Also check out the photothread. It's not necessarily a bog graden, just a wet spot in my yard that has naturally occurring sundews, utrics, pings, and a transplanted colony of Sarracenia minor from my neighbors' land that I removed (with their permission) before they developed the land. I have planted a couple other Sarracenia and Drosera species in the bog. I suspect many people in Georgia have wet areas in their yard as well that may support some carnivorous plants.
Good luck on your presentation! We do need more carnivorous plant gardeners in this state.
Thank you guys for your help and input, and also for having such great collections of plants! I'm very grateful!
astateen, I wholeheartedly agree that there should be more CP people in Georgia--I looked at the ICPS member list for GA recently and there are only 22 of us!! So I'm sort of on a crusade here and I hope it works out. Also, great job on your work with your natural bog. What a neat thing to get to play with! I'm a native plant nut too and the wildflowers look really gorgeous alongside the Sarrs. If you ever get ahold of Pine/Turk's Cap Lily, Rhexia virginica (Meadow Beauty) or Xyris (Yellow-Eyed Grass), those are great and beautiful noninvasive natives that I've enjoyed in my bog for years. Plus the native bog orchids (Habenaria, Calopogon, Platanthera, Pogonia) are just incredible but extremely difficult to find for sale.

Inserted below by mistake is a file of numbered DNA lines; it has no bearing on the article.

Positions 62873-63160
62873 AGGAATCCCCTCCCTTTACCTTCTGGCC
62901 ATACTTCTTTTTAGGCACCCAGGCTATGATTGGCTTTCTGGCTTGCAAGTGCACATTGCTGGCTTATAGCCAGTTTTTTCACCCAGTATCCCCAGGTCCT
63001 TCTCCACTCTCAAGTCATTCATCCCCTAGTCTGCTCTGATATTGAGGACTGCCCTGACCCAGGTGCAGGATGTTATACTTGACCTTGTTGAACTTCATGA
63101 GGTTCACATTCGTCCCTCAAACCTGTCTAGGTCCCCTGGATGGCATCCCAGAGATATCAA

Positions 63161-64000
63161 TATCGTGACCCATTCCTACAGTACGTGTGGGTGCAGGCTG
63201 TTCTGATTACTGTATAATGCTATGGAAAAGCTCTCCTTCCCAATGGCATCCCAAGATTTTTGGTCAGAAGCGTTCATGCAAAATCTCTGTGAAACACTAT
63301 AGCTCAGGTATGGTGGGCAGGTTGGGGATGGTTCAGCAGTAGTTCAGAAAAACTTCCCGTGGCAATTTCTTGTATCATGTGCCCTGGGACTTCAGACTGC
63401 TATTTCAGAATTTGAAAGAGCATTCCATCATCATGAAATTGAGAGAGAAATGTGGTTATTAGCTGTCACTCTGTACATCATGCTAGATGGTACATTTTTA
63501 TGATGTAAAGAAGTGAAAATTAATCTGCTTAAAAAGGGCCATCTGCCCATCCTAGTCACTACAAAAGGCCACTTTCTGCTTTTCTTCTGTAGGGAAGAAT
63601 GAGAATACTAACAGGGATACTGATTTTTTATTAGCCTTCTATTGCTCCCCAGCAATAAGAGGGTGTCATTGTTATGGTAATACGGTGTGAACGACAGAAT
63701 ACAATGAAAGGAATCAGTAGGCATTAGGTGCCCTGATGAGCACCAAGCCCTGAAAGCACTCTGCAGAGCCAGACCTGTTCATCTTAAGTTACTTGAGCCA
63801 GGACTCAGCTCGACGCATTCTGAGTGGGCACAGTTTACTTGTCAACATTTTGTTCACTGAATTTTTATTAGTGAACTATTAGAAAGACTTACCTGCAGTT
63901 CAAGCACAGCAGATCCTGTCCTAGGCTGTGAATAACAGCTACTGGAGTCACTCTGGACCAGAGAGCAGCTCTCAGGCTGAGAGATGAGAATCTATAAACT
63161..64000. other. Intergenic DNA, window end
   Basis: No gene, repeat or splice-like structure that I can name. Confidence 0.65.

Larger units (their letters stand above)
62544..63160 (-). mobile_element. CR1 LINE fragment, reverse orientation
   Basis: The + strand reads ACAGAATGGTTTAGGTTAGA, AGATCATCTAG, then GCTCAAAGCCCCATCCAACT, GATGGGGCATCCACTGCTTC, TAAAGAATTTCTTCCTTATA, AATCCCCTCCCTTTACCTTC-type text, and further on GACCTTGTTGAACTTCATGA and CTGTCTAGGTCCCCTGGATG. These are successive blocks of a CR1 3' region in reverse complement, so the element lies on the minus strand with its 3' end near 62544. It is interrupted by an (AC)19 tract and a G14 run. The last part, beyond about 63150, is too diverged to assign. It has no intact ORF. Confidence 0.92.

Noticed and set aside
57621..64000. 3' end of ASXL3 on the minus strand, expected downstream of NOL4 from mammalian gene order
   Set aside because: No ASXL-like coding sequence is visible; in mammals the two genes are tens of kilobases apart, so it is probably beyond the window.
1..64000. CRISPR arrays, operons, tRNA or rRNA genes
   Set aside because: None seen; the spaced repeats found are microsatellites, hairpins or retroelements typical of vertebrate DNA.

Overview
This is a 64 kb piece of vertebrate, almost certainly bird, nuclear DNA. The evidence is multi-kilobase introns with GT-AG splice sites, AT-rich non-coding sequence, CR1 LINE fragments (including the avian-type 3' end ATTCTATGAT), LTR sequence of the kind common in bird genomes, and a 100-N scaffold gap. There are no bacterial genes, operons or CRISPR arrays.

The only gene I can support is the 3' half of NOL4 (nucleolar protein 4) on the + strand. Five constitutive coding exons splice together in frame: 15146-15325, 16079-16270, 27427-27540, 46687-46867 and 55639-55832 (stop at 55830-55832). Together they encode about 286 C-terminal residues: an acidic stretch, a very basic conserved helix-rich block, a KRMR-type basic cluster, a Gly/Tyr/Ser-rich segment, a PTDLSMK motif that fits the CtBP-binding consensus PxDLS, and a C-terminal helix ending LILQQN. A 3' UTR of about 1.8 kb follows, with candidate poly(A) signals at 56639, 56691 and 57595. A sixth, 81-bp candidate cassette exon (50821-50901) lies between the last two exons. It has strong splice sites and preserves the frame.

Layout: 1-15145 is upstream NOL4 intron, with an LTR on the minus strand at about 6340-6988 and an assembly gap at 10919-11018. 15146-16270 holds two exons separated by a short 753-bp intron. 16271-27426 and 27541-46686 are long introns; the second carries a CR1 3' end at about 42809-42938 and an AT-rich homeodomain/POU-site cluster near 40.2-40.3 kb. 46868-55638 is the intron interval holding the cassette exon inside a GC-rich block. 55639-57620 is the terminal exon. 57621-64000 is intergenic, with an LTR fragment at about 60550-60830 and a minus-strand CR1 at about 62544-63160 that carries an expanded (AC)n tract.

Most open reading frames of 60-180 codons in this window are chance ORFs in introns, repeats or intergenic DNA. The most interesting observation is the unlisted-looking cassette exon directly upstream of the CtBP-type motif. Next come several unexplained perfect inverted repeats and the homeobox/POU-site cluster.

Do you have any plans for a small prescribed burn? It might ease up the workload of removing all of those competiting plants.
Last edited by theplantman; 01-24-2014 at 09:20 AM.
I have several species of Rhexia and Xyris, but a lily would be awesome to have. I do have some Zephyranthes (I love the name and the flower; its like a white Amaryllis). Spiranthes verna are native to the bog, and I am growing a Calopogon. A lot across the street has wild Platanthera flava, but the owner has no plans to develope the area, so I just let it grow as it is. I am hoping over time, some may spread to the bog by seed.